How Much Do You Know about Joseph Smith’s Childhood?

Recalling her son Joseph’s early years, Lucy Mack Smith once noted that “nothing occurred during his early life, excepting those trivial circumstances which are common to that state of human existence.” Although little was recorded about Joseph Smith’s apparently unremarkable childhood, the records available do offer an interesting glimpse into the young prophet’s formative years.

  1. Joseph was born in Sharon, Vermont, on December 23, 1805. Aside from two years in New Hampshire, the Smith family spent much of Joseph’s early years moving throughout Vermont in search of fertile ground. But after three consecutive years of crop failure, culminating in the harsh and lengthy frosts of 1816—the result of a volcanic eruption in current-day Indonesia—Joseph’s father, Joseph Smith Sr., decided to relocate the family further south to Palmyra, New York. Joseph’s mother, Lucy Mack Smith, narrated the decision to relocate and the journey to New York in her history.
  2. During the Smith family’s residency in New Hampshire from 1811 to 1813, Joseph and his siblings became ill with typhoid fever. Although all the Smith children recovered, Joseph continued to suffer complications from the disease, eventually developing osteomyelitis (a bone infection) in his left leg. After efforts to drain the infection proved unsuccessful, physicians recommended amputating Joseph’s leg, which he and his mother refused. One of the physicians, Dr. Nathan Smith of nearby Dartmouth College, had developed a new procedure to treat osteomyelitis, and Joseph’s family urged the doctor to try the new procedure on Joseph. In a story familiar to many today, Dr. Smith’s innovative (and excruciatingly painful) procedure succeeded, saving Joseph’s leg. Lucy Mack Smith recorded her recollection of the operation in her history, and Joseph’s own memory of the experience is included in an addendum to volume A-1 of his multivolume manuscript history.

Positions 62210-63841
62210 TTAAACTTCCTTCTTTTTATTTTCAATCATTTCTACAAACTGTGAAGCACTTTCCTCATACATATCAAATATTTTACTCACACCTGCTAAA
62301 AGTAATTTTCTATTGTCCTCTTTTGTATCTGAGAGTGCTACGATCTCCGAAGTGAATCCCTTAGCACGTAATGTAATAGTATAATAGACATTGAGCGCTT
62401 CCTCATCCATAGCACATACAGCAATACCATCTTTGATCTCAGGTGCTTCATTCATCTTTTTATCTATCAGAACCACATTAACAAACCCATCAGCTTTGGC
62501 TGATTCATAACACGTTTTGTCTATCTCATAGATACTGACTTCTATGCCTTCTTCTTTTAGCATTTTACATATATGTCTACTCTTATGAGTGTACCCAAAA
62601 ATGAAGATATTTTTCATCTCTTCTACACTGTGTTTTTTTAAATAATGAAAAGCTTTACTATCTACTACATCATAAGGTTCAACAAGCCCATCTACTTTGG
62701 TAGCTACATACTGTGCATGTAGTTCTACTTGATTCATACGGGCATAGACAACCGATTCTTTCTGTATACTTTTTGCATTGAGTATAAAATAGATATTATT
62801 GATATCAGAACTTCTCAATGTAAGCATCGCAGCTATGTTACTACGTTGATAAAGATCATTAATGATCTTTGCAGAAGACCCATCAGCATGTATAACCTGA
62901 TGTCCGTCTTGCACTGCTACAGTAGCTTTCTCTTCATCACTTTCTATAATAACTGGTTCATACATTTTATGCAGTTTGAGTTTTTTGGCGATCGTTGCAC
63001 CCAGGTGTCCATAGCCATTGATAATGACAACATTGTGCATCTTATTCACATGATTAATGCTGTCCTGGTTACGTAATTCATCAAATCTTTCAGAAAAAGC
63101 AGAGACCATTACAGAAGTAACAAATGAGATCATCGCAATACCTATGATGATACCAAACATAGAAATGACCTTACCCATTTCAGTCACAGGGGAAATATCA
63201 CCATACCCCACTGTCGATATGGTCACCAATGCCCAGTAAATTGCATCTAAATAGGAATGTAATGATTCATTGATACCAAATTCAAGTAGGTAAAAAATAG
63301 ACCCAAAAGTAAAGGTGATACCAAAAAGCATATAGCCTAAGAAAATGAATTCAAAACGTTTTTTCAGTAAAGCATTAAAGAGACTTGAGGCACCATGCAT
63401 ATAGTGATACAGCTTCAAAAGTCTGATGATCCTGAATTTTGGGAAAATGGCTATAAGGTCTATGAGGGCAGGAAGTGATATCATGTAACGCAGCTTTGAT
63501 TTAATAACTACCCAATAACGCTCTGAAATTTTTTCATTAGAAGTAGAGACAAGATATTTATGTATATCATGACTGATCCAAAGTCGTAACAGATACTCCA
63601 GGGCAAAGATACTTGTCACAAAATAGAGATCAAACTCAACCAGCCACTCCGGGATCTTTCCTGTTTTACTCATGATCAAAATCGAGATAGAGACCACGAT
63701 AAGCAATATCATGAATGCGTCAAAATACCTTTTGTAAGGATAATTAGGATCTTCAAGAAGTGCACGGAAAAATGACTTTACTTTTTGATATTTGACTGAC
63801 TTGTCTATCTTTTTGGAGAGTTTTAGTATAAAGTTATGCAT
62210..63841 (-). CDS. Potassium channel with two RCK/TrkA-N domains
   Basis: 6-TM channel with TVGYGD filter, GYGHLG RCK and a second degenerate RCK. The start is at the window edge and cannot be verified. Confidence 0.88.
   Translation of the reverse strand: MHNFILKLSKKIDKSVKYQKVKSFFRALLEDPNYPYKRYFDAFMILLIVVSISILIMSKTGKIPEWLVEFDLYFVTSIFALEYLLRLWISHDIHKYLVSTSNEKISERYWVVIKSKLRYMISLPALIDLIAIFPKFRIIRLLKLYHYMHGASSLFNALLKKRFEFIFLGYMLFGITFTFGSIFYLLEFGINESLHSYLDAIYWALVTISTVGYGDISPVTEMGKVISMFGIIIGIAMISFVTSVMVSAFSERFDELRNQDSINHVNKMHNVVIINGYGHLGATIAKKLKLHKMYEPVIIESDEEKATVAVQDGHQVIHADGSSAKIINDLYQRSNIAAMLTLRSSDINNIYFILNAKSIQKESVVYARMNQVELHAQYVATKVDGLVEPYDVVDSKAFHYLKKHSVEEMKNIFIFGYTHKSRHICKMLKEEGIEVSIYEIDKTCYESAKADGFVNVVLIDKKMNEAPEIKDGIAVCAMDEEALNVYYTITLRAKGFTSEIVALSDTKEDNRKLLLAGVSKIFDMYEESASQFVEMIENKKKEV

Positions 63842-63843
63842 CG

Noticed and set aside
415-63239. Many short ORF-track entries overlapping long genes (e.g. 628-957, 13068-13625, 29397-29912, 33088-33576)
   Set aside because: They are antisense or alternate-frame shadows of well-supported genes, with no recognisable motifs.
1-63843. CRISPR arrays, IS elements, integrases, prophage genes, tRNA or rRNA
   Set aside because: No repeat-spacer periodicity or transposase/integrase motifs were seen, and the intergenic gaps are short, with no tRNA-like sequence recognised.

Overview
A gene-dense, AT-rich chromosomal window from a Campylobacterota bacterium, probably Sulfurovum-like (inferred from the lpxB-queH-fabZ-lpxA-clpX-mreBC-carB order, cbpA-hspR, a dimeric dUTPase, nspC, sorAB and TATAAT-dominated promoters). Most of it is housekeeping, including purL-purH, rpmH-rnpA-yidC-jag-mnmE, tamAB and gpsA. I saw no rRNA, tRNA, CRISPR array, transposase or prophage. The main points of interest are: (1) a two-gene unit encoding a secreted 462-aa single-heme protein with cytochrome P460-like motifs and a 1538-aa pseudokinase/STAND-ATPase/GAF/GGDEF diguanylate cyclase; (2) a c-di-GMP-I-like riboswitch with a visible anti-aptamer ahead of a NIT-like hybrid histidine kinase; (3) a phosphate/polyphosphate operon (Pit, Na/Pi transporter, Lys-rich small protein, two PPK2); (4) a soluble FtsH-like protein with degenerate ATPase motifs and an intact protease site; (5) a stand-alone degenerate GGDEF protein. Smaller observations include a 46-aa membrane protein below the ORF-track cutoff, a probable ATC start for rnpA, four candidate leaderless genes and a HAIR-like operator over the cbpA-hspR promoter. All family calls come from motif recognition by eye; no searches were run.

3. Although Joseph recalled that as a child he received frequent religious instruction from his parents, he had little opportunity for secular education because his parents “were obliged to labour hard for the support of a large Family.” Lucy Mack Smith later described Joseph as “less inclined to the perusals of books” than were her other children and “far more given to meditation and deep study.”
  4. Joseph was not the first in his family to struggle with the established churches of the time. Both Joseph Smith Sr. and Joseph’s paternal grandfather, Asael Smith, maintained a belief in God while harboring significant skepticism toward organized religion. In her history, Lucy Mack Smith recorded a series of dreams her husband experienced during the eight years prior to Joseph’s 1820 vision of Deity. She reported that the first dream in particular confirmed Joseph Sr.’s belief that no religious authority at that time “knew any more concerning the Kingdom of God, than those of the world.” Lucy also described her own quest to find religion at a young age, noting the anxiety she felt about the rivalries between various sects. The religious experiences of his family members influenced young Joseph in his personal search for truth.